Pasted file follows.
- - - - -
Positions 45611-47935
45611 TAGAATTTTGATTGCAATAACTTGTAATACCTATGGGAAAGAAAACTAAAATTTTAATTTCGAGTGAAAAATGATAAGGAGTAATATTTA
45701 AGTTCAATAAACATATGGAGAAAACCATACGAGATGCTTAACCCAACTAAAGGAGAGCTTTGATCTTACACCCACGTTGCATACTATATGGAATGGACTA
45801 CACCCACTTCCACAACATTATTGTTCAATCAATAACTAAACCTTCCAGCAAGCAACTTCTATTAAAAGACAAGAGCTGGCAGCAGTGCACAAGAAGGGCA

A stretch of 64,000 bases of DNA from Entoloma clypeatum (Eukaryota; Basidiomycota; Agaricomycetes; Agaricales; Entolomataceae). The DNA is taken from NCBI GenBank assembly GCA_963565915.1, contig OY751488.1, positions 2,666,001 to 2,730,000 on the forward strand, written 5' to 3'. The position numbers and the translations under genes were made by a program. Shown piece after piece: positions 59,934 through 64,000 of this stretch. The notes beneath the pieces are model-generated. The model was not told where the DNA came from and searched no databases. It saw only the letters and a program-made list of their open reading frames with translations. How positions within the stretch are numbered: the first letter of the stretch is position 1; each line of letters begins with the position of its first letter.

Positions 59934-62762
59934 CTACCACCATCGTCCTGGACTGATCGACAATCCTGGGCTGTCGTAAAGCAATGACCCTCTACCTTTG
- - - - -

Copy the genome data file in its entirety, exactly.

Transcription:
Positions 45611-47935
45611 TAGAATTTTGATTGCAATAACTTGTAATACCTATGGGAAAGAAAACTAAAATTTTAATTTCGAGTGAAAAATGATAAGGAGTAATATTTA
45701 AGTTCAATAAACATATGGAGAAAACCATACGAGATGCTTAACCCAACTAAAGGAGAGCTTTGATCTTACACCCACGTTGCATACTATATGGAATGGACTA
45801 CACCCACTTCCACAACATTATTGTTCAATCAATAACTAAACCTTCCAGCAAGCAACTTCTATTAAAAGACAAGAGCTGGCAGCAGTGCACAAGAAGGGCA

A stretch of 64,000 bases of DNA from Entoloma clypeatum (Eukaryota; Basidiomycota; Agaricomycetes; Agaricales; Entolomataceae). The DNA is taken from NCBI GenBank assembly GCA_963565915.1, contig OY751488.1, positions 2,666,001 to 2,730,000 on the forward strand, written 5' to 3'. The position numbers and the translations under genes were made by a program. Shown piece after piece: positions 59,934 through 64,000 of this stretch. The notes beneath the pieces are model-generated. The model was not told where the DNA came from and searched no databases. It saw only the letters and a program-made list of their open reading frames with translations. How positions within the stretch are numbered: the first letter of the stretch is position 1; each line of letters begins with the position of its first letter.

Positions 59934-62762
59934 CTACCACCATCGTCCTGGACTGATCGACAATCCTGGGCTGTCGTAAAGCAATGACCCTCTACCTTTG